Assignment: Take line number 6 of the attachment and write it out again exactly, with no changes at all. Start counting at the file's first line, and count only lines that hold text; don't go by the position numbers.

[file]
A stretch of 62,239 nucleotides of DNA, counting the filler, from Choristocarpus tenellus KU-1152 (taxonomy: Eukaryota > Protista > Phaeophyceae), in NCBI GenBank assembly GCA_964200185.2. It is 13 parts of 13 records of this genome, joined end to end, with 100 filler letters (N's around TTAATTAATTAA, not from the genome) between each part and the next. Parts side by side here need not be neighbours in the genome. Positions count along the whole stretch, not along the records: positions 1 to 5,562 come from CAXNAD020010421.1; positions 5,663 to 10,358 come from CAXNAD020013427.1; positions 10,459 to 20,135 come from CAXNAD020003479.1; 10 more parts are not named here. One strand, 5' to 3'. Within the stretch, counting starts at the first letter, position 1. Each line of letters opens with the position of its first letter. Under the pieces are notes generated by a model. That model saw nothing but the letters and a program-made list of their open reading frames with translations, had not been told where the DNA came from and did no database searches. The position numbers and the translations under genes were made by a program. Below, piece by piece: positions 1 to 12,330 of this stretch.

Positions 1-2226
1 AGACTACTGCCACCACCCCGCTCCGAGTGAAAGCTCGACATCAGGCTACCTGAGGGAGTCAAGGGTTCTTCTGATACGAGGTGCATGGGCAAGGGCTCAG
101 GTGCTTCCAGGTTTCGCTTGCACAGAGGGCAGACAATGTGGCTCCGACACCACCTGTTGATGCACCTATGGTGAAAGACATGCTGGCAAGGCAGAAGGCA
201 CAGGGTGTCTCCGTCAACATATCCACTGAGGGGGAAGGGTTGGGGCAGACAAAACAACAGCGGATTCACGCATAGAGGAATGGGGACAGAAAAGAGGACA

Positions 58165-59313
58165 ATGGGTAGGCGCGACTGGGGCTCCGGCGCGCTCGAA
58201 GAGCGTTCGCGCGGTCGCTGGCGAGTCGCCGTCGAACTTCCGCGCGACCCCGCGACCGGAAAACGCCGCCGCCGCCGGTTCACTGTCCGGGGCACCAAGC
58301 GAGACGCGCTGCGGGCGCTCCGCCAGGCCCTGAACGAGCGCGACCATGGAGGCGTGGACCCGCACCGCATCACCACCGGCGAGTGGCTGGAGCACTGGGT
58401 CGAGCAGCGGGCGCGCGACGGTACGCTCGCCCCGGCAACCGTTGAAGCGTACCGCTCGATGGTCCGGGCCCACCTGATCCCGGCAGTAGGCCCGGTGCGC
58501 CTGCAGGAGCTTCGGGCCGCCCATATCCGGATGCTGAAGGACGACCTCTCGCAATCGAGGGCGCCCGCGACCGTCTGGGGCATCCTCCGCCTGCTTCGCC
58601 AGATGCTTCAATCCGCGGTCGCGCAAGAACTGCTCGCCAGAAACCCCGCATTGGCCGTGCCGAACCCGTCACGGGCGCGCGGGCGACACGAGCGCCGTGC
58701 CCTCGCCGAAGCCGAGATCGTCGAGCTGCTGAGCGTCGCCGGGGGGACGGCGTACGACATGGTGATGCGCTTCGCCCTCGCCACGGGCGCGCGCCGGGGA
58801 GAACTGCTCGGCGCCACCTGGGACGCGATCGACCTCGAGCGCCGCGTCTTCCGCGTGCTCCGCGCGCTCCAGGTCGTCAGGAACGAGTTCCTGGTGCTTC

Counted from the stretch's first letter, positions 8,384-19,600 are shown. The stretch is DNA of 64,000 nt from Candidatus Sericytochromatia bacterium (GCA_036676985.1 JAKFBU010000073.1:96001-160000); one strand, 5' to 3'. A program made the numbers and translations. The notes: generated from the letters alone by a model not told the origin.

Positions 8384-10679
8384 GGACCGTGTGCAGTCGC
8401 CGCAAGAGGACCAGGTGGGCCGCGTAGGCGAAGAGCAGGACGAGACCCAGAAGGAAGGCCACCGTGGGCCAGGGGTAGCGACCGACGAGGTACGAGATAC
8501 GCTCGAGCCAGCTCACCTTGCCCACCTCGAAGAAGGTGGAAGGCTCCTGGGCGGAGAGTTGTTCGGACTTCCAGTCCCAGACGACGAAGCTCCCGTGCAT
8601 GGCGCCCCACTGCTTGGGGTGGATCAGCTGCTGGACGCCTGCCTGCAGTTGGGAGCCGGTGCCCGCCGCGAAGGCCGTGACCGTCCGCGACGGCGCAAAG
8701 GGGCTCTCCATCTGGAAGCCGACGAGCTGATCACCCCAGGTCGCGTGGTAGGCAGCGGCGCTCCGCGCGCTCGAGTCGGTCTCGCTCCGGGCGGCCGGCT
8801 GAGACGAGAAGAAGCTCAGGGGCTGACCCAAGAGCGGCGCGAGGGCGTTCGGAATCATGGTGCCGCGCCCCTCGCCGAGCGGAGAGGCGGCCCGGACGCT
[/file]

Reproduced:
Positions 58165-59313